A man with autism has filed a disability discrimination lawsuit against a fast-food restaurant chain and its parent company, alleging he was denied a job due to his disability.
The lawsuit, filed in Illinois where the incident occurred, alleges the 25-year-old had recently completed a work-study program at a different restaurant in late 2013. The manager who oversaw his duties reported he worked capably and diligently, but the employment ended when the work-study program had finished. At that point, plaintiff hired a job coach to help him find a full-time job. The following summer, both he and his job coach went to a Chick-Fil-A restaurant and requested an application for employment. At the time, the manager was not available.
Later, the job coach went back to the restaurant and talked to the manager. It was at that time she allegedly informed the job coach that the restaurant was, “Not interested in hiring people with disabilities,” adding that those with challenges such as what plaintiff faced “do not succeed” in their company atmosphere.
Such actions, if true, are undoubtedly illegal and contrary to the protections outlined in the Americans With Disabilities Act. The ADA bars discrimination against those with disabilities in sectors of public accommodations, transportation and employment. It was signed into law in 1990 and ensures equal opportunity for individuals coping with disability.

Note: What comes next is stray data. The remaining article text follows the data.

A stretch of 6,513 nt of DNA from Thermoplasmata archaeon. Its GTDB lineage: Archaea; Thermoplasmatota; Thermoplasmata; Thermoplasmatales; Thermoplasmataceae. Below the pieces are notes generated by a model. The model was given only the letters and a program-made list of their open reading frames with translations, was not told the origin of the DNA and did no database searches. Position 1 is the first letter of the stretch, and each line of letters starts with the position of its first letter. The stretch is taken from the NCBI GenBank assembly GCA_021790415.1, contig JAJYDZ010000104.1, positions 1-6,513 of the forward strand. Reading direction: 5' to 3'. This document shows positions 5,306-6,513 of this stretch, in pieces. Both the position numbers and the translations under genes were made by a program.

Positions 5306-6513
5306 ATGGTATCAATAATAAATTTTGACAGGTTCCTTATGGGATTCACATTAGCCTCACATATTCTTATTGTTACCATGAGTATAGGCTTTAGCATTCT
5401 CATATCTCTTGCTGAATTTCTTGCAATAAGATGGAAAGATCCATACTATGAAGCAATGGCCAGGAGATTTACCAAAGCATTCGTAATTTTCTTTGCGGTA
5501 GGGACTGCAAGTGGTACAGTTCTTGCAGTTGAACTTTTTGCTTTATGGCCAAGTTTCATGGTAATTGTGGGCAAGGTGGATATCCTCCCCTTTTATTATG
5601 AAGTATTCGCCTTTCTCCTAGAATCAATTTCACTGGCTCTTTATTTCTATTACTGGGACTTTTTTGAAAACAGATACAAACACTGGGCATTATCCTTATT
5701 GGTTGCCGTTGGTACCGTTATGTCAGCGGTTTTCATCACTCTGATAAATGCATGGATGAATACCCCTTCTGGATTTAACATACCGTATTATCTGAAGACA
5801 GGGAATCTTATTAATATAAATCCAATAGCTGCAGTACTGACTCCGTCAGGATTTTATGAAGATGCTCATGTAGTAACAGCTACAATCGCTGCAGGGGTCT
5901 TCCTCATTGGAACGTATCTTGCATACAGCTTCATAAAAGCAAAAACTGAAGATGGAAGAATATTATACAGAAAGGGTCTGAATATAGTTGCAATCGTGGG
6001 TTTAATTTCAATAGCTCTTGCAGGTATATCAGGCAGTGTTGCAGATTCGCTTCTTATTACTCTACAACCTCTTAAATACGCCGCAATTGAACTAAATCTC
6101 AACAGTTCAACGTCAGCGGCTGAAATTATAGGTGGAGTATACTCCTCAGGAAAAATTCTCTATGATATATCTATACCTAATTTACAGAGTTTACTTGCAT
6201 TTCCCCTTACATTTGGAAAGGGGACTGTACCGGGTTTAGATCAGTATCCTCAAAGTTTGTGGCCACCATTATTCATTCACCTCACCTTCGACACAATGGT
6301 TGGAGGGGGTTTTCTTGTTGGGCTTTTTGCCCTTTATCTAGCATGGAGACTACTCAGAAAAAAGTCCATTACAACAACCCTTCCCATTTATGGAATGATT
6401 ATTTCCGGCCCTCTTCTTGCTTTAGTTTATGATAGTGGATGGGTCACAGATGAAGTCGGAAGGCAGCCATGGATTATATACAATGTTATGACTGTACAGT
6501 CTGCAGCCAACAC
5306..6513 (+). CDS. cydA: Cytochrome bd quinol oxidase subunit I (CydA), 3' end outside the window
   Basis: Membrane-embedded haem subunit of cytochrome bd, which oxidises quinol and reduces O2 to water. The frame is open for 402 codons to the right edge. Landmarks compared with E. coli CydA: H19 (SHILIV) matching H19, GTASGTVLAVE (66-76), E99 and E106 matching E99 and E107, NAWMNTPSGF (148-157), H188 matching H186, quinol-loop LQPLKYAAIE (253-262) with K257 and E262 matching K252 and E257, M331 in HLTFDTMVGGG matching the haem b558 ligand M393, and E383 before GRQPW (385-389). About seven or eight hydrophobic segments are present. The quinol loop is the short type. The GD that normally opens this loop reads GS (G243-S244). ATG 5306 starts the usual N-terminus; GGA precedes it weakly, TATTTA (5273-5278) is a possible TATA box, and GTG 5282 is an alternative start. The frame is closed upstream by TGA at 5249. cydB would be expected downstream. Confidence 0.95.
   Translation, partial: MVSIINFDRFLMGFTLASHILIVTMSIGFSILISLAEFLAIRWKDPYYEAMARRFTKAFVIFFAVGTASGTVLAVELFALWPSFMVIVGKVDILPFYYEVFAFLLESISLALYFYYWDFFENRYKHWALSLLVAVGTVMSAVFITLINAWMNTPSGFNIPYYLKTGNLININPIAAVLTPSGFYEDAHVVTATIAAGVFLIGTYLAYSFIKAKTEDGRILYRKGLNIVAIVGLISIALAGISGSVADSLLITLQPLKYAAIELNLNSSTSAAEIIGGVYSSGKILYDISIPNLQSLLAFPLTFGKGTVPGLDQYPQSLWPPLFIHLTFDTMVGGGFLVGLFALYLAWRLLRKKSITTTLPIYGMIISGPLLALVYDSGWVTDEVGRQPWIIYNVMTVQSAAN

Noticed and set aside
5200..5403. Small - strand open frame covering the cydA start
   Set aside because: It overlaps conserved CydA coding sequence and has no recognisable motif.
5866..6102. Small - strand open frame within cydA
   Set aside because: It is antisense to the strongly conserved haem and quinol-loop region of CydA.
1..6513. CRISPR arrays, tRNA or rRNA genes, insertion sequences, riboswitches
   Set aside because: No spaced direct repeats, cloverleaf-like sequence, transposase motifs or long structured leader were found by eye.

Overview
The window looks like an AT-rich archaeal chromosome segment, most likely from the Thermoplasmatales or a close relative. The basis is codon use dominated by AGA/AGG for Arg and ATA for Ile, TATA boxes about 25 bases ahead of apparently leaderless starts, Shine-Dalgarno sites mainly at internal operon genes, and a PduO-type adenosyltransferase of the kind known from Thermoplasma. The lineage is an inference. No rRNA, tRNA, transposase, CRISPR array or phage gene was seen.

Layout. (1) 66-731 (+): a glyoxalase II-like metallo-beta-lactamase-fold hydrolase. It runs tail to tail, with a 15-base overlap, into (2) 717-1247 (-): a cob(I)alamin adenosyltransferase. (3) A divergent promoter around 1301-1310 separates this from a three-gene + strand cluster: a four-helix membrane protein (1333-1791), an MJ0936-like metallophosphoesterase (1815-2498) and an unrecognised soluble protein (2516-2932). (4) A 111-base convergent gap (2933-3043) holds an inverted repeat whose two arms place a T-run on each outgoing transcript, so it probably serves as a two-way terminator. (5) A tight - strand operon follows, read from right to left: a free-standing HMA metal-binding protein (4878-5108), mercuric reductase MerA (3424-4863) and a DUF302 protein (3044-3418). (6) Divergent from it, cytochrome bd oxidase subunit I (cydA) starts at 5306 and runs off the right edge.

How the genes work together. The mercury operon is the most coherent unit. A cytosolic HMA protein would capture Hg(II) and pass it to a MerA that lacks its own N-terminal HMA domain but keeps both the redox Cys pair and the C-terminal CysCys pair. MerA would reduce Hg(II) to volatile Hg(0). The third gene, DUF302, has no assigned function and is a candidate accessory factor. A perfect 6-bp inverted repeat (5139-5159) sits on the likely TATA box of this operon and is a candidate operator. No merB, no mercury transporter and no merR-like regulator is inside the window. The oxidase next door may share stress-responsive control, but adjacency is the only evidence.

Job discrimination against those with disabilities is illegal, and applies to private employers (like this chicken sandwich chain), state and local governments, employment agencies, labor organizations and labor management committees. Since 1994, it has applied to all employers with 15 or more workers.
The ADA defines a disability as a physical or mental impairment that significantly restricts or limits a major life activity. A “major life activity” would encompass:
- Performing manual tasks
- Caring for ones’ self
The ADA doesn’t guarantee jobs for those with disabilities. The worker still has to be able to carry out the essential functions of the job, with or without reasonable accommodation. That means you must meet the necessary requirements (i.e., have the right skills, experience, education or licenses) and you also have to be able to perform the essential functions of the job even without any reasonable accommodation. It’s only when the disability prevents you from performing duties that are not essential to the job that employers can’t refuse to hire you on that basis.
Some examples of reasonable accommodations for employment would include:
- A modified or part-time work schedule.
- Offering modifying equipment or devices (i.e., a chair, a hearing device, etc.)
- Re-assignment to a vacant position
- Providing interpreters/ readers
- Making the workplace readily usable by people who have disabilities.
Employers are expected to provide reasonable accommodations to disabled applicants who are otherwise qualified unless the company is able to show that doing so would cause an undue hardship. An undue hardship is one that would result in significant expense or difficulty to the company.
Our Orange County disability discrimination attorneys are dedicated to helping workers with disabilities fight for fair opportunities in the workplace.
Contact the employment attorneys at Nassiri Law Group, practicing in Orange County, Riverside and Los Angeles. Call 949.375.4734.
Lawsuit alleges Chick-Fil-A discriminates against disabled job applicants, Dec. 29, 2016, Fox News
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Report: Sexual Harassment, Rarely Reported, Knows No Occupational Bounds, Jan. 15, 2017, Orange County Discrimination Attorney Blog